The peaceful stream
There is a place where I sometimes meet my father for a walk, it is a pretty part of Ashdown Forest. We walk over hills and through woods at lunchtime we like to stop and eat our sandwiches in the valley next to the stream where the Romans used to come to collect clay. It is so lovely when the sun is flickering through the trees, the stream flows along and we watch the little leaves and bits of stick go floating by over the stones. We think about the Romans coming to collect their clay, all the different people, all with their own thoughts, perhaps worries, or excitements which seemed so important to them at the time. The stream quietly flowed along calmly beside them then as it still does now. I remember my father remarking that when we have finished our lunch and we continue our walk up the hill, the stream will still be flowing on regardless. When we have finished our walk, whatever we are doing in our lives, however we are feeling, the stream will still be calmly flowing on, as it did when the Romans came.
Sometimes I remember that stream if I am feeling bad, the thought of it is calming to me. It is similar to the feeling of separating from your thoughts and seeing them from an outside perspective, observing your anger rather than staying stuck in feeling anger. This can also help you to think more rationally about what you might be able to do to change the situation that has caused the anger.
"The primary cause of unhappiness is never the situation, but your thoughts about it." ~ Eckhart Tolle, A New Earth
This seems like a strange thought at first, but stop and have a think about what it means. Everybody sees things in different ways, something which you love, someone else might hate, something you find extremely stressful someone else might love. These reactions come mostly from our previous experiences, but also our nature, the personality we were born with. Imagine I suffered from Arachnophobia , if I could step into the brain of a person who loved spiders, I would no longer have a fear of spiders. I'm not saying that meditation would stop someone from having a fear of spiders, or that it will make you step into other people's brains, but I am using this as an example of stepping outside your normal patterns of thoughts.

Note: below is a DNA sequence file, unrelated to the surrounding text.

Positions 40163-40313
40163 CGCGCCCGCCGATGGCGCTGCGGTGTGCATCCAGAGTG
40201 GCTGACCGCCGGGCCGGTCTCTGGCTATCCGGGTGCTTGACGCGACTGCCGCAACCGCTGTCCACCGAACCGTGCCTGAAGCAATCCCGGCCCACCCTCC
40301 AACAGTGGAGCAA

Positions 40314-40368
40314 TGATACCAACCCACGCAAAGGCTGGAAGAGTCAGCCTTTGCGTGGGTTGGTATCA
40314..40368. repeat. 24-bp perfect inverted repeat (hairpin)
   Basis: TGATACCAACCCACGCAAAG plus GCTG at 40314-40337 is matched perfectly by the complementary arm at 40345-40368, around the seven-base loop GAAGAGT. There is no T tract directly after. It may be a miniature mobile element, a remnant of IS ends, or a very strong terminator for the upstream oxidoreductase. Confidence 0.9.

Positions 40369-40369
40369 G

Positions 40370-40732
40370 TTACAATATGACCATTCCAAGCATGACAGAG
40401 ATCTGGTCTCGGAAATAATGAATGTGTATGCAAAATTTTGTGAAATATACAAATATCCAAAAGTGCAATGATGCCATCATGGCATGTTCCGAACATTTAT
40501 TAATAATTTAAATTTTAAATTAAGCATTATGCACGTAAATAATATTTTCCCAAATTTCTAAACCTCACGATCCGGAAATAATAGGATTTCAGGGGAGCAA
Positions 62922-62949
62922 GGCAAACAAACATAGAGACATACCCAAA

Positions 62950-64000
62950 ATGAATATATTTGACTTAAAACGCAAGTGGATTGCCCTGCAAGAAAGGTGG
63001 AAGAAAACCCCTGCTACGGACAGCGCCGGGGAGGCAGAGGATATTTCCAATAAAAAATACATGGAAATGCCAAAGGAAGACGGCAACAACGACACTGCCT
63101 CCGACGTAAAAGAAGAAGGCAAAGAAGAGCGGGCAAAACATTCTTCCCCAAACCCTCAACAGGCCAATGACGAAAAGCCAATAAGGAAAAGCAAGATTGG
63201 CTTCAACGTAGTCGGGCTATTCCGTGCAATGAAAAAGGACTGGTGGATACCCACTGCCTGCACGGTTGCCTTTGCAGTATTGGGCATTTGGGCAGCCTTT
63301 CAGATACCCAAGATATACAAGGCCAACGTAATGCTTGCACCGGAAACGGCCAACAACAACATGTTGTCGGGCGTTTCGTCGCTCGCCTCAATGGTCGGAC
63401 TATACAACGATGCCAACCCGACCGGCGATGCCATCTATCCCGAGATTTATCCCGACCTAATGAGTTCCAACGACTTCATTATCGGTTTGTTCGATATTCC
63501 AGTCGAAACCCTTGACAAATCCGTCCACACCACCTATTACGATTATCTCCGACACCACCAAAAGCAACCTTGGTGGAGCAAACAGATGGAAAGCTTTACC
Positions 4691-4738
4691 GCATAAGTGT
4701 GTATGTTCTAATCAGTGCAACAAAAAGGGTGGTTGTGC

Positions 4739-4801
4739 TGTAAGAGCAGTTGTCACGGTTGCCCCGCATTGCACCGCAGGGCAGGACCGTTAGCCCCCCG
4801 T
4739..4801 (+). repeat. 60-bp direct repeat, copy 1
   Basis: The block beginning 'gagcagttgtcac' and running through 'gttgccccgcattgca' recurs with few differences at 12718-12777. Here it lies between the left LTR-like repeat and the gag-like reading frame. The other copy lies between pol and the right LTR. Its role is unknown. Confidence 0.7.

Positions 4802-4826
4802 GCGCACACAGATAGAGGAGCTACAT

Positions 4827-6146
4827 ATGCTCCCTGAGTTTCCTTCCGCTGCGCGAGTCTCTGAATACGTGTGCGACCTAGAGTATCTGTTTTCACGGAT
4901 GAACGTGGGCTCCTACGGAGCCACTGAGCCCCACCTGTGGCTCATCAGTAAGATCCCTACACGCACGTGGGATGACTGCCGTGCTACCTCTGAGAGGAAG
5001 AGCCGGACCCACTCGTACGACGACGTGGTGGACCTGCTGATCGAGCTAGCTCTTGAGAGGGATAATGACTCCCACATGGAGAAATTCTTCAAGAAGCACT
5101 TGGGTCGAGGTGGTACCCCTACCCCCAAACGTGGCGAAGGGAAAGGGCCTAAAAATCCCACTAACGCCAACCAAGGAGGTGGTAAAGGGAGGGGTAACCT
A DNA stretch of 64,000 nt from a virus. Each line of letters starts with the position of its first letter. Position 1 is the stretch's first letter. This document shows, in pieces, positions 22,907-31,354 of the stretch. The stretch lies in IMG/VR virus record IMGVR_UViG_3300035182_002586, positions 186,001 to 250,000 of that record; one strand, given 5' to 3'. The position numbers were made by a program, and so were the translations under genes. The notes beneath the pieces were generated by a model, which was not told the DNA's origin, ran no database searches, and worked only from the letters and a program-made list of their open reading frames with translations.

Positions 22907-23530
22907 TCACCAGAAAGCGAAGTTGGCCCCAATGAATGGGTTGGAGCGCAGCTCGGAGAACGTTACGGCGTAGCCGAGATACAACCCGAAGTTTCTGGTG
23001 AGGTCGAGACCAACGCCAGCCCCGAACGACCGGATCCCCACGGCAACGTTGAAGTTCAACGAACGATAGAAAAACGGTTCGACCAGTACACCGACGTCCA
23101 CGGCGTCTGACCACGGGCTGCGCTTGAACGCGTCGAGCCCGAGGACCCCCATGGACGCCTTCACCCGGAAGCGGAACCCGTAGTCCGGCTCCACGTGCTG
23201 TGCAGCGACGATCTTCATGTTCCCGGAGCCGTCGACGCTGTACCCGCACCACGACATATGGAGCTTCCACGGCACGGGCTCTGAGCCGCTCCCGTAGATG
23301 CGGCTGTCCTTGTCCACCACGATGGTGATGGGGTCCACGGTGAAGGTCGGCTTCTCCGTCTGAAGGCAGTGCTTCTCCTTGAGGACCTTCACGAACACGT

We may not always be able to control the events that happen to us, but we can control the story we tell ourselves about those events, and that gives us the key to controlling their effect on us. In the first story that we tell ourselves we may be the victim, but with time we can aim to change that story to emphasize how we've overcome and what we've learnt from the experience, instead of how we've been wronged. In your new story ou can cast yourself as the hero instead of the victim. Victims and heros both have difficulties and challenges, they just deal with them differently.
If we can develop the ability to see our reactions to situations from an outside perspective, this will be help us to deal with our emotions in a calmer and more 'emotionally mature' way. We can still get excited about things, we will still feel the full range of emotions, but we can learn to stop getting stuck with bad thoughts and feelings going round and round in our minds and instead find that place of stillness and happiness that is deep inside all of us.
When something goes wrong, or you make a mistake, if you hear yourself saying, 'Oh I always do that wrong...I'm no good at it.....I'll never be able to get it right' or something along those lines, try remembering that it is only one problem, you have done it wrong, so what, it doesn't mean that you will always do it wrong, be a bit more kind and forgiving to yourself.
An old Cherokee is teaching his grandson about life:
"A fight is going on inside me", he said to his Grandson." It is a terrible fight and it is between two wolves. One is evil - he is anger, envy, sorrow, regret, greed, arrogance, self-pity, guilt, resentment, inferiority, lies, false pride, superiority, and ego. The other is good - he is joy, peace, love, hope, serenity, humility, kindness, benevolence, empathy, generosity, truth, compassion, and faith."
"This same fight is going on inside you - and inside every other person, too."explained the Grandfather. The grandson thought about it for a minute and then asked his grandfather,Which wolf will win? The old Cherokee simply replied, "The one you feed."